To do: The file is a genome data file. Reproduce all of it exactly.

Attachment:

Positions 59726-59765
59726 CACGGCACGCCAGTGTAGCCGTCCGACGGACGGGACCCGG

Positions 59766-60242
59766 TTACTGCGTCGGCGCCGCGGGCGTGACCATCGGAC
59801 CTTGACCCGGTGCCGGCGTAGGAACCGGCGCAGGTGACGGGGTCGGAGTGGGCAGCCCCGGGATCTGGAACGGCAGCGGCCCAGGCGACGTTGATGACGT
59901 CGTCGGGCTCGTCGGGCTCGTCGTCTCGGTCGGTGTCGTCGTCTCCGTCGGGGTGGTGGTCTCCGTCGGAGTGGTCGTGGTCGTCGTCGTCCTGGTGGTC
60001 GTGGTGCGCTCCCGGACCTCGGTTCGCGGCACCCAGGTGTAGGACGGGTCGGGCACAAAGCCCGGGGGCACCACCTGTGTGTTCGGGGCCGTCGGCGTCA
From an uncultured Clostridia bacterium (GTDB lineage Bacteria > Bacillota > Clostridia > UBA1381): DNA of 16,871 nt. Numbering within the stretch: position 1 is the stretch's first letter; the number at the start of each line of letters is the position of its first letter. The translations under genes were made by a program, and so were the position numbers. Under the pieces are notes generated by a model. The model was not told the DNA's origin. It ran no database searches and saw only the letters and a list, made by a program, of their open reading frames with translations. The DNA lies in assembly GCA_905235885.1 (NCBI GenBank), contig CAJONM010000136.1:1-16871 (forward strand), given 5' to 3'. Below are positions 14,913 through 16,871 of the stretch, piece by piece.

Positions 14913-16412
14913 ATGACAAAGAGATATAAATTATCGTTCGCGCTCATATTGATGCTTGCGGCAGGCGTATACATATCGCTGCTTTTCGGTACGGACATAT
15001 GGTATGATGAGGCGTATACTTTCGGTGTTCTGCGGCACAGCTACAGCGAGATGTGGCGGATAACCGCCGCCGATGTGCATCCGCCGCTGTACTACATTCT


Positions 59726-59765
59726 CACGGCACGCCAGTGTAGCCGTCCGACGGACGGGACCCGG

Positions 59766-60242
59766 TTACTGCGTCGGCGCCGCGGGCGTGACCATCGGAC
59801 CTTGACCCGGTGCCGGCGTAGGAACCGGCGCAGGTGACGGGGTCGGAGTGGGCAGCCCCGGGATCTGGAACGGCAGCGGCCCAGGCGACGTTGATGACGT
59901 CGTCGGGCTCGTCGGGCTCGTCGTCTCGGTCGGTGTCGTCGTCTCCGTCGGGGTGGTGGTCTCCGTCGGAGTGGTCGTGGTCGTCGTCGTCCTGGTGGTC
60001 GTGGTGCGCTCCCGGACCTCGGTTCGCGGCACCCAGGTGTAGGACGGGTCGGGCACAAAGCCCGGGGGCACCACCTGTGTGTTCGGGGCCGTCGGCGTCA
From an uncultured Clostridia bacterium (GTDB lineage Bacteria > Bacillota > Clostridia > UBA1381): DNA of 16,871 nt. Numbering within the stretch: position 1 is the stretch's first letter; the number at the start of each line of letters is the position of its first letter. The translations under genes were made by a program, and so were the position numbers. Under the pieces are notes generated by a model. The model was not told the DNA's origin. It ran no database searches and saw only the letters and a list, made by a program, of their open reading frames with translations. The DNA lies in assembly GCA_905235885.1 (NCBI GenBank), contig CAJONM010000136.1:1-16871 (forward strand), given 5' to 3'. Below are positions 14,913 through 16,871 of the stretch, piece by piece.

Positions 14913-16412
14913 ATGACAAAGAGATATAAATTATCGTTCGCGCTCATATTGATGCTTGCGGCAGGCGTATACATATCGCTGCTTTTCGGTACGGACATAT
15001 GGTATGATGAGGCGTATACTTTCGGTGTTCTGCGGCACAGCTACAGCGAGATGTGGCGGATAACCGCCGCCGATGTGCATCCGCCGCTGTACTACATTCT